Deluxe had a nice gathering of filmmakers that included good food and networking in a casual environment. Cinematographer Nancy Schreiber, ASC was there to talk about Fugly!, her recent film with Writer/Producer/Actor John Leguizamo. Schreiber said they filmed half of the movie on a RED camera and the other half in Super 16, and she has embraced the movement to digital. “We have to learn to embrace change,” said Schreiber. “I try to make it look as good as I can no matter what I’m shooting in or whatever the budget is.”
Sundance also provided several filmmaker with workshops and receptions. At one such reception, the Sundance Institute and Mahindra Group (a company based in India) announced their collaboration and a new Global Filmmaking Award presentation that will be given annually. The 2011 winners were announced at special reception at the Sundance House, including Filmmakers Bogdan Mustata for Wolf (Romania); Ernesto Contreras for I Dream in Another Language (Mexico); Seng Tat Liew for In What City Does It Live? (Malaysia); and Talya Lavie for Zero Motivation (Israel). All four filmmakers were present to receive their award. “For me, it’s a great honor and a huge encouragement to keep working and searching for original cinematic storytelling,” said a humble Contreras. “What has really been great about working with Mahindra is they really share our values,” said Michelle Satter, director of the Sundance Institute Feature Film Program. “The idea that stories can cross boundaries, political, cultural, geographic boundaries, and those stories connect us on the very deepest level.”
When all was said and done, the attendees of Sundance 2011 will remember great films, the filmmakers’ journeys, and the opportunities these artists will reap from their success. Below is a list of some more winners.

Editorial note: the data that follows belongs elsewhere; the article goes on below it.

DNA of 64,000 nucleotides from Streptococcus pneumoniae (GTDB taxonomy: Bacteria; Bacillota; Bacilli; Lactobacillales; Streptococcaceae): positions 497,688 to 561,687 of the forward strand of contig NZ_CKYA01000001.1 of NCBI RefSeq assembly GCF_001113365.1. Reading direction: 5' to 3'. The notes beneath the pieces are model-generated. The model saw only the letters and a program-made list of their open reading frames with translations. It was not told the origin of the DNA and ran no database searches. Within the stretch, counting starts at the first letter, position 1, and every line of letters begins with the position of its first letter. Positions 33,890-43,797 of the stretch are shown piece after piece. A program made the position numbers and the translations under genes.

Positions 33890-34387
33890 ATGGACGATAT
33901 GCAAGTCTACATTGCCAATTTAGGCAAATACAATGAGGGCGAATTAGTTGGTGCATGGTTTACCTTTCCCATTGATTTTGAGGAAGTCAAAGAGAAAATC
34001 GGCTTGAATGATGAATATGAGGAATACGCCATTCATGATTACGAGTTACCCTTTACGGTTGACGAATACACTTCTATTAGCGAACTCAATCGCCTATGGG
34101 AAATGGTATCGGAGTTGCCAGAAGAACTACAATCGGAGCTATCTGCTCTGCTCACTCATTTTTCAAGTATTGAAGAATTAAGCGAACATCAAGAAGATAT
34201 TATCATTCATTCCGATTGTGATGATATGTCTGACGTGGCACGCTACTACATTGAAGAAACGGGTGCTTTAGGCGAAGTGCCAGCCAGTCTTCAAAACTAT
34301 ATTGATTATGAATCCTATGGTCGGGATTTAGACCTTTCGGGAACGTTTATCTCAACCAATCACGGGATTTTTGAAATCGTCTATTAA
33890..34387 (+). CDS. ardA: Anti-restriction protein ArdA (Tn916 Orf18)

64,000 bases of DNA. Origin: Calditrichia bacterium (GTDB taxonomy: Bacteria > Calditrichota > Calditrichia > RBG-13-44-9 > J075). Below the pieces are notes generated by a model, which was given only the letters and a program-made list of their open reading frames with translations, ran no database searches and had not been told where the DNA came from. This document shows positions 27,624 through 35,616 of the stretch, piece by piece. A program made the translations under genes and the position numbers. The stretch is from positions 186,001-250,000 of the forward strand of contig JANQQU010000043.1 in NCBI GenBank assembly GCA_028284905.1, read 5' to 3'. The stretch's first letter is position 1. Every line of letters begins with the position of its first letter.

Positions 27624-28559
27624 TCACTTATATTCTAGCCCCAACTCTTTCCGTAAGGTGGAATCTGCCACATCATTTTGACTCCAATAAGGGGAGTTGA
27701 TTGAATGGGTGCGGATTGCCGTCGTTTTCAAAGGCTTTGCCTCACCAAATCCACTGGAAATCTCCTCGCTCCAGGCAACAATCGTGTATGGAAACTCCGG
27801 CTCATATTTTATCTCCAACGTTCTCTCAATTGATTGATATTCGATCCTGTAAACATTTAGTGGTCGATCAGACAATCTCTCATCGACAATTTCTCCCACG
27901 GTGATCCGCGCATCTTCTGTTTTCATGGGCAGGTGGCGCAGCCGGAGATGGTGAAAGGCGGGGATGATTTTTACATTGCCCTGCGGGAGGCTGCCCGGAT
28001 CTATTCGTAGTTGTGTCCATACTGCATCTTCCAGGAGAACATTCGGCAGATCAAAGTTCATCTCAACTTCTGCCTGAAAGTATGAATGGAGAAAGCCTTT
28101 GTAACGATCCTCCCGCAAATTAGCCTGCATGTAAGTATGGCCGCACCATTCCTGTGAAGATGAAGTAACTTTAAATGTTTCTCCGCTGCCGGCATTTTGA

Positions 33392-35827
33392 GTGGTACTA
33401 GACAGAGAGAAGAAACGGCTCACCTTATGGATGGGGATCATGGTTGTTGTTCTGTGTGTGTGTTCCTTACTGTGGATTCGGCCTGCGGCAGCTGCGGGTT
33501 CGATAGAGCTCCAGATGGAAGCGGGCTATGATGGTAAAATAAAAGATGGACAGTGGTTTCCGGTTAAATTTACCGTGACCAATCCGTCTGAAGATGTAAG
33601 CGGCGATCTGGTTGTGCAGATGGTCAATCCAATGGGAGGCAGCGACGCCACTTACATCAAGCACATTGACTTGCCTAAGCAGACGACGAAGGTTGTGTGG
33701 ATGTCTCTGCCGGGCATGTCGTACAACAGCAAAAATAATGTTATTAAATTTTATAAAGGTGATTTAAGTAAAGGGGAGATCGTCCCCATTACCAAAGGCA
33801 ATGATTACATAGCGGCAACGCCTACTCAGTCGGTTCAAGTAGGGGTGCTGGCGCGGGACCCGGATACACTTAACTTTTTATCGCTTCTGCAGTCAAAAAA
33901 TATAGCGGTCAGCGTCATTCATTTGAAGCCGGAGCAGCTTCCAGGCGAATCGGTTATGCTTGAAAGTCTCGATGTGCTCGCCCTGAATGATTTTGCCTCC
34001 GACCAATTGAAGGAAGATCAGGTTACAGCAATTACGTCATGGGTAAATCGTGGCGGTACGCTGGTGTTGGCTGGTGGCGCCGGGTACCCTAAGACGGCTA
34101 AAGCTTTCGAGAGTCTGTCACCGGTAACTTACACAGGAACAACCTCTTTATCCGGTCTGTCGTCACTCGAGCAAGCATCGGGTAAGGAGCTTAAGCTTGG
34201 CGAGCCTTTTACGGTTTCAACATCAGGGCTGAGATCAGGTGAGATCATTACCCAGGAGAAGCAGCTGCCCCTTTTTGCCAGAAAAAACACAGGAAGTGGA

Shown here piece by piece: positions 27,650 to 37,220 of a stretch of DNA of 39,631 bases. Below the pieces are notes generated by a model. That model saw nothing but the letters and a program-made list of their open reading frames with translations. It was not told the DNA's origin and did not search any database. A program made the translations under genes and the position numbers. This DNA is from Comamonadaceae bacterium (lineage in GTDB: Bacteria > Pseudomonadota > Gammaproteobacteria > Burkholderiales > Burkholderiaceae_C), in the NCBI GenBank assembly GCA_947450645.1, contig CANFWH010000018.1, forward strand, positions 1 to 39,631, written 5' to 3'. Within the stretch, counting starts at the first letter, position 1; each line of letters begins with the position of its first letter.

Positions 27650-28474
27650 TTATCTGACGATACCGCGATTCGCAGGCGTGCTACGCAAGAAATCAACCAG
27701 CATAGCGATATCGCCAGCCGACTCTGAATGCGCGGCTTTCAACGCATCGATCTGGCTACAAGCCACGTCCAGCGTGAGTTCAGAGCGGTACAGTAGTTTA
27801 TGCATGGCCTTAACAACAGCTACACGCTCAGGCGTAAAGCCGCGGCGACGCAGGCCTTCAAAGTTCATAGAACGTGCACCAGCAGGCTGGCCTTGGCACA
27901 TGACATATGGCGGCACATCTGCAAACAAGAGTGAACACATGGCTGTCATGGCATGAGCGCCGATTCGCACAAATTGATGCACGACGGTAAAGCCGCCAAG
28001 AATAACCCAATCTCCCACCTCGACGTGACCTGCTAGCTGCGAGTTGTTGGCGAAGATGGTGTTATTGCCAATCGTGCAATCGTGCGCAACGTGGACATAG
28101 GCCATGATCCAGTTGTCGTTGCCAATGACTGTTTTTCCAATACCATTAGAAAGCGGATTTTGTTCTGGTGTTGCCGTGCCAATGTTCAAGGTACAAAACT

Grand Jury Prize: Documentary: How to Die in Oregon (directed by Peter D. Richardson)
Grand Jury Prize: Dramatic Like Crazy (directed by Drake Doremus)
World Cinema Jury Prize: Documentary: Hell and Back Again (directed by Danfung Dennis)
World Cinema Jury Prize: Dramatic: Happy, Happy (Sykt Lykkelig) (directed by Anne Sewitsky)
Audience Award: Documentary: Buck (directed by Cindy Meehl)
Audience Award: Dramatic: Circumstance (directed and written by Maryam Keshavarz)
World Cinema Audience Award: Documentary: Senna (directed by Asif Kapadia)
World Cinema Audience Award: Dramatic: Kinyarwanda (directed and written by Alrick Brown)
Directing Award: Documentary: Resurrect Dead: The Mystery of the Toynbee Tiles (directed by Jon Foy)
Directing Award: Dramatic: Martha Marcy May Marlene (directed and written by Sean Durkin)
World Cinema Directing Award: Documentary: Project Nim (directed by James Marsh)
World Cinema Directing Award: Dramatic: Tyrannosaur (directed and written by Paddy Considine)
Documentary Editing Award: If a Tree Falls: A Story of the Earth Liberation Front (directed by Marshall Curry; edited by Matthew Hamachek and Marshall Curry)
Excellence in Cinematography Award: Documentary: The Redemption of General Butt Naked (directed by Eric Strauss and Daniele Anastasion, cinematography by Eric Strauss, Ryan Hill and Peter Hutchens)
Excellence in Cinematography Award: Dramatic: Pariah (directed and written by Dee Rees, cinematography by Bradford Young)
World Cinema Cinematography Award: Documentary: Hell and Back Again (directed and cinematography by Danfung Dennis)
World Cinema Cinematography Award: Dramatic: All Your Dead Ones (directed by Carlos Moreno, cinematography by Diego F. Jimenez)
Photos by Dyana Carmella